Born on November 28, 1961, in Mexico City, Mexico, Alfonso Cuarón helmed several movie and television projects before directing the erotic road film Y Tu Mamá También. After taking the reigns as director of Harry Potter and the Prisoner of Azkaban, he received further critical acclaim with his dystopic drama Children of Men. Cuarón's internationally successful space-based tale, Gravity, was released in 2013. The film won seven Academy Awards in 2014, incuding two awards for Cuarón, for best director and film editing.
Early Life and Career
Award-winning film director, screenwriter and producer Alfonso Cuarón was born on November 28, 1961, in Mexico City, Mexico. He grew up in a movie-going family with a mother who encouraged a passion for the arts and career exploration, and the young Cuarón became an avid film fanatic himself. He attended film school within the National Autonomous University of Mexico system, though was kicked out after working on a project in English.
Cuarón found work in television before directing his first big-screen feature, Sólo Con Tu Pareja (released for English-speaking audiences as Love in the Time of Hysteria), a 1992 satirical comedy about a womanizer made to reflect on his life upon receiving false medical results about his sexual health. Co-written with Cuarón's younger brother Carlos, the film was a success in their country. Cuarón subsequently worked with Sydney Pollack on an episode of the U.S. noir TV series Fallen Angels (1993-95).
'Y Tu Mamá También'
Cuarón made his film directing debut in the United States with two literary adaptations—A Little Princess (1995), based on the Francis Hodgson Burnett novel, and Great Expectations (1998), a modern re-telling of the Charles Dickens classic starring Gwyneth Paltrow and Ethan Hawke.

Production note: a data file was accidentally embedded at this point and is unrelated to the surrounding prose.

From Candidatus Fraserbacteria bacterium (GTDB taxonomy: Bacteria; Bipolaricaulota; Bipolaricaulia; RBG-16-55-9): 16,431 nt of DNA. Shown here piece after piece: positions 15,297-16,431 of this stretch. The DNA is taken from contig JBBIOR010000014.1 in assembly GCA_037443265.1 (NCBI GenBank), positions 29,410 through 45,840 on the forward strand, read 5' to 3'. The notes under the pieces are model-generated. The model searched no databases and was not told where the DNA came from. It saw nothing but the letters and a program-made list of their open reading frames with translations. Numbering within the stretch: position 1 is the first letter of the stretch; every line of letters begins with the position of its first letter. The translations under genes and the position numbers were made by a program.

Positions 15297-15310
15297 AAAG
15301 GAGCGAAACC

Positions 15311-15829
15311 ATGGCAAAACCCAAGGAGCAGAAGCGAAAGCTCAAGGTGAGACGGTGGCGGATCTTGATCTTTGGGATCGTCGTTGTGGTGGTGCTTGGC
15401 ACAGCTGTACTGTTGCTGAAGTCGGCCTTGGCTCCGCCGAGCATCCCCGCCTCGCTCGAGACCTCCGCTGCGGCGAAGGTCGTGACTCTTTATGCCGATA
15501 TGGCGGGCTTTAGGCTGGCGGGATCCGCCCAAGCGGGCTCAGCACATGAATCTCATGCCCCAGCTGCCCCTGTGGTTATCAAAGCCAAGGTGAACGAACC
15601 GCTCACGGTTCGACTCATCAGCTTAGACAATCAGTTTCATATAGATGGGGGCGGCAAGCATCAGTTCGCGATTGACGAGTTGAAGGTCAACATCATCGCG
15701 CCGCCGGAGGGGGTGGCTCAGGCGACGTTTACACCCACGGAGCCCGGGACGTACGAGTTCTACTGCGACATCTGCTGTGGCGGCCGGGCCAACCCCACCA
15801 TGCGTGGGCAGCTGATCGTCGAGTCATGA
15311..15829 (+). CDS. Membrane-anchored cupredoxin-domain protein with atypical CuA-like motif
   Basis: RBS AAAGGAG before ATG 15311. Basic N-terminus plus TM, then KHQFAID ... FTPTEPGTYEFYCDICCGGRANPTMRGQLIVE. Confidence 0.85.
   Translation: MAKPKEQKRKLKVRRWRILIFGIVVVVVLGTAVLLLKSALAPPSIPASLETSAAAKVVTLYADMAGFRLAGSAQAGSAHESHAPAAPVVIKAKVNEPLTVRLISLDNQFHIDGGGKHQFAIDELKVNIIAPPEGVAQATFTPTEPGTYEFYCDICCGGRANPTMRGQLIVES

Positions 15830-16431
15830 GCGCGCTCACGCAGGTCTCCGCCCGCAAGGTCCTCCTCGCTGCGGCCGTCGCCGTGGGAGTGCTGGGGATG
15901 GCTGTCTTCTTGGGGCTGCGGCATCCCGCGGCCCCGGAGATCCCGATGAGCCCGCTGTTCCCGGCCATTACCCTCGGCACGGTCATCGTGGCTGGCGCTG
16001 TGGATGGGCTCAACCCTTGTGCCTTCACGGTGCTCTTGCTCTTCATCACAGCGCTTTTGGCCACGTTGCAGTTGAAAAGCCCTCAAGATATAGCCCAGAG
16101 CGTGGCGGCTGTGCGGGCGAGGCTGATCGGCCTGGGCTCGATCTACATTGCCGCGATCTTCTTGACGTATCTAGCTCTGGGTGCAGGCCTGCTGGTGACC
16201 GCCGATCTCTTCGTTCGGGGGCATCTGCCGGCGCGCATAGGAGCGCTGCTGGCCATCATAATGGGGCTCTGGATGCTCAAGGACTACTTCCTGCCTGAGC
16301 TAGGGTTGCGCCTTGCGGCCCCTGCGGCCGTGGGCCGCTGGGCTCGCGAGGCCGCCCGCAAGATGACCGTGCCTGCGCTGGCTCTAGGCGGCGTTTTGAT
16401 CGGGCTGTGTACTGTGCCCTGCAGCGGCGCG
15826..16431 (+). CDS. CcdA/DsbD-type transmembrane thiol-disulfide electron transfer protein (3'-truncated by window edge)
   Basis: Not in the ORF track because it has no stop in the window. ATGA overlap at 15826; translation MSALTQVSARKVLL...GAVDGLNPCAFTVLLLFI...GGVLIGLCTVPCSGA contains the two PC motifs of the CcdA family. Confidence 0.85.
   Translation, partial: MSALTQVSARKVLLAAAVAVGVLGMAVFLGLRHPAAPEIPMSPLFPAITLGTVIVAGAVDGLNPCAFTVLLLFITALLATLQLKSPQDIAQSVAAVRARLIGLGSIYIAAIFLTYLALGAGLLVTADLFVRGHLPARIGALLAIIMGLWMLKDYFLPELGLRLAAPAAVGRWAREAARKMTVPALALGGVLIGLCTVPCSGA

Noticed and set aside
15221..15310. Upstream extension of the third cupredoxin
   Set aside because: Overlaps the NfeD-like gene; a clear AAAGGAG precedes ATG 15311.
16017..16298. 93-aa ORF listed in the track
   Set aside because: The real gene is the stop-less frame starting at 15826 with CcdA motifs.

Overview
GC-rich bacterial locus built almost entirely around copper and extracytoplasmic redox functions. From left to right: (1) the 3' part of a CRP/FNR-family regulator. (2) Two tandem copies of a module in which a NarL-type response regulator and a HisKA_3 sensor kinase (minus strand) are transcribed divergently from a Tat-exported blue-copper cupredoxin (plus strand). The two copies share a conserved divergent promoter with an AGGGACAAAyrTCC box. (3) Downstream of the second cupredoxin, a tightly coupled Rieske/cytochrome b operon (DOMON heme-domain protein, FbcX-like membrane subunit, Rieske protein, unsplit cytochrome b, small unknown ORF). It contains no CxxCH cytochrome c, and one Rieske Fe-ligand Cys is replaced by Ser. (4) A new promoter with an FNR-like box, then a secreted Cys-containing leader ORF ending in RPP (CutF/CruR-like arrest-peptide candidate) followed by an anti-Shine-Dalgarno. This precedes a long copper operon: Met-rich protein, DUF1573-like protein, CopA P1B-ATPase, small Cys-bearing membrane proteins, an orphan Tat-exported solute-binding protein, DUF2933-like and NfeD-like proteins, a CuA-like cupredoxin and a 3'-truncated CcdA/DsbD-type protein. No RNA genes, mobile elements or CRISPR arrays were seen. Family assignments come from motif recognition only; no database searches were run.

Going in an entirely different direction, Cuarón and brother Carlos wrote the script for Y Tu Mamá También (2001), a road trip film set in Mexico that profiled two young men and their sexual hijinks, fits of ego and relationship to an older woman who travels with them. Featuring Gael García Bernal, Diego Luna and Maribel Verdú, También became the highest grossing film in Mexican history at the time of its release and one of the top foreign language films in the U.S., with the Cuaróns receiving an Oscar nomination for their screenplay.
Cuarón then contributed to one of the biggest fantasy franchises in history when he directed Harry Potter and the Prisoner of Azkaban, a critically well-received venture that focused on Potter's relationship to escaped sorcerer Sirius Black, played by Gary Oldman.
After contributing to the collection of shorts in Paris, Je T’Aime (2006), Cuarón continued in the sci-fi/fantasy realm with a more decidedly adult, dystopic orientation. The 2006 film Children of Men was based on the P.D. James novel and starred Clive Owen in a world where babies stopped being born; the project received Academy Award nods for film editing and its screenplay adaptation.
Collaborations and 'Gravity'
Cuarón's son Jonás followed in his father's footsteps and directed the 2008 film Año Uña, comprised entirely of still photos, with the elder Cuarón serving as executive producer. The director cited Oscar-nominated cinematographer Emmanuel "Chivo" Lubezki—with whom Cuarón has regularly collaborated, no surprise seeing as though the two were in film school together—as a major contributor to their movies' overall vision. The two have become known particularly for riveting, continuous takes, as seen in Children of Men and the 2013 fall blockbuster known as Gravity.
For the technically innovative, visually sumptuous film, which features two astronauts—played by Sandra Bullock and George Clooney—stranded in space, Cuarón and Chivo worked out a deliberate, complex filming preparation and post-production process. With a record-breaking debut, Gravity held the No. 1 spot for consecutive weekends in the United States and garnered major international success. The film took home seven honors at the 2014 Academy Awards, including two for Cuarón, for best director and film editing.
Around this same time, Cuarón worked with J.J. Abrams in creating the 2014 NBC series Believe, about a youngster with special powers.
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